Law Library of Congress: North Korea: Collection of links to websites on North Korean government, politics and law. Includes legal guides, country studies and links to constitutions and branches of government (where available). Council on Foreign Relations: North Korea: Background, articles and opinion pieces about North Korea government and politics. Many of the articles focus on North Korea's nuclear program. From the Council on Foreign Relations, "an independent membership organization and a nonpartisan think tank and publisher."
State of the Union (SOTU): The site uses an interactive timeline to provide a visual representation of prominent words in presidential State of the Union addresses by displaying significant words as "determined by comparing how frequently the word occurs in the document to how frequently it appears throughout the entire body of SOTU addresses." The Appendices section describes the statistical methods used. Also includes the full text of addresses.
Small Town Papers: This site provides access to scanned images of recent issues of dozens of small town newspapers from throughout the United States. Newspapers are updated periodically, 2-3 weeks after publication. The site also includes a searchable archive (of articles, photos and advertisements), which covers different periods for each paper, some as far back as the 1890s. Access to the archives requires free registration.
This website serves as a centralized location to learn about the Congressional Research Service and search for CRS reports that have been released to the public by members of Congress. (CRS Reports do not become public until a member of Congress releases the report.) Features a searchable database with more than 8,000 reports, a list of recently released reports, other collections of CRS reports and a FAQ about CRS.
Instances of the Use of United States Armed Forces Abroad, 1798 - 2020: This report lists hundreds of instances in which the United States has used its armed forces abroad in situations of military conflict or potential conflict or for other than normal peacetime purposes. It was compiled in part from various older lists and is intended primarily to provide a rough survey of past US military ventures abroad, without reference to the magnitude of the given instance noted.
Keeping the Shi'ites Straight Based on the opinion that no story has been more confusing for the Western news media to cover in postwar Iraq than the politics of the country's Shi'ite majority, this article provides a basic outline of Shi'ite religious history. Discusses the Sadr family (Muhammad Baqir as-Sadr, Ayatollah Muhammad Sadiq al-Sadr, and Muqtada as-Sadr), Muhammad Baqir al-Hakim and other figures.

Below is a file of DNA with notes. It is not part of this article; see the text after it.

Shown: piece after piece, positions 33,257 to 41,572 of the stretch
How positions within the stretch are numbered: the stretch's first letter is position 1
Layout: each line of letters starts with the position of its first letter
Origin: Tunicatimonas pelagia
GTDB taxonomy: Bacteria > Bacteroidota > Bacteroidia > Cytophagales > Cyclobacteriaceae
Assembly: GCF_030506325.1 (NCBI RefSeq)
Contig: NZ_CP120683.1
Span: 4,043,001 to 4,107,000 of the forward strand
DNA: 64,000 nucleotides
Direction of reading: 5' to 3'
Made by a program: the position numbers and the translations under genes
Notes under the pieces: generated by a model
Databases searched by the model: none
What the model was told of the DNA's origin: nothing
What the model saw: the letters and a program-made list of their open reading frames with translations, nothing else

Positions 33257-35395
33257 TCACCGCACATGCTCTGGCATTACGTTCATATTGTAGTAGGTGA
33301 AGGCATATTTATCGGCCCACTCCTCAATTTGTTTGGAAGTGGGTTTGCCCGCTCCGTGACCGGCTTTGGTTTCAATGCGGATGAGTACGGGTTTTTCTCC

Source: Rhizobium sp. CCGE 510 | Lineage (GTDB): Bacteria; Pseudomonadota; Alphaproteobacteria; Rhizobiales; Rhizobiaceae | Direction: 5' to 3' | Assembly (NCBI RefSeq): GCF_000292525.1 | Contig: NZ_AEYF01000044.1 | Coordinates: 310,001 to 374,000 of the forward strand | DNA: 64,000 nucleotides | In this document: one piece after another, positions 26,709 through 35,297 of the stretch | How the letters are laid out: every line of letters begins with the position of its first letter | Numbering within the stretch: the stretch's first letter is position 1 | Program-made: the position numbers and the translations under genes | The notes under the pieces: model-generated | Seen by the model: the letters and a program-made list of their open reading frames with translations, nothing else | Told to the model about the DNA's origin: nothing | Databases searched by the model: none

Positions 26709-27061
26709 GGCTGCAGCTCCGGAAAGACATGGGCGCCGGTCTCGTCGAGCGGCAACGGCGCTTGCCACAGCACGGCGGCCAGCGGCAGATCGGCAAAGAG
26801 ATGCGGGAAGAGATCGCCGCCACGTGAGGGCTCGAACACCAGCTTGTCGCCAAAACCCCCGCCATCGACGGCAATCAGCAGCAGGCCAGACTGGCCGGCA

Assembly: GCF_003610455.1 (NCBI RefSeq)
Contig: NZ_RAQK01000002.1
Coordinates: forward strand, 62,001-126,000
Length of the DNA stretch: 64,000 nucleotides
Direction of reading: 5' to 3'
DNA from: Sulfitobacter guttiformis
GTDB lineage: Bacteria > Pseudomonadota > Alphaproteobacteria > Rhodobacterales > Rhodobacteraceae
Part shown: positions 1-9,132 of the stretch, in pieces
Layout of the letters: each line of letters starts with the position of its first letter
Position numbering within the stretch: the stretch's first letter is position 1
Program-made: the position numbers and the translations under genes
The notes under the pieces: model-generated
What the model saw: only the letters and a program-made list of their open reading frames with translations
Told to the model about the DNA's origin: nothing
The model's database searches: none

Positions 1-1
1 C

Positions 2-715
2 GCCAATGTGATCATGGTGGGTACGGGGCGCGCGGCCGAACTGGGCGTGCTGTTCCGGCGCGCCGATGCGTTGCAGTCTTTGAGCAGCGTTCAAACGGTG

This commercial site presents brief information about dozens of Black Inventors from the United States. Some entries include portraits and images. Also includes a searchable timeline covering 1721-1988. Does not include bibliographic information.
Annenberg Political Fact Check: This site describes itself as a nonpartisan, nonprofit, consumer advocate for voters that aims to reduce the level of deception and confusion in US politics. The site provides original articles, with summaries and sources, analyzing factual accuracy in TV ads, debates, speeches, interviews and news releases. Searchable. From the Annenberg Public Policy Center of the University of Pennsylvania.
White House Tapes: The President Calling: Three of America's most compelling presidents -- Kennedy, Johnson and Nixon -- bugged their White House offices and tapped their telephones. In this documentary project, American Radio Works eavesdrops on presidential telephone calls to hear how each man used one-on-one politics to shape history. Includes audio, a transcript of the documentary and background information on each president and the tapes.
The State of State and Local Finances: New studies afford a state-by-state or city-by-city analysis of fiscal well being. The Year of Living Dangerously: While leaders in a growing number of states appear to believe they're serving the public good by squeezing government dry, there's little question that minimizing management carries a host of dangers that directly affect the lives of citizens.
Government Debt by Country Map: Shows countries' general government gross debt as a percentage of GDP in 2012.
First Amendment Library: Provides info on Supreme Court First Amendment jurisprudence, including rulings, arguments, briefs, historical material, commentary and press coverage.
If you need a presentation or workshop for your group,
or the link at the top of the page.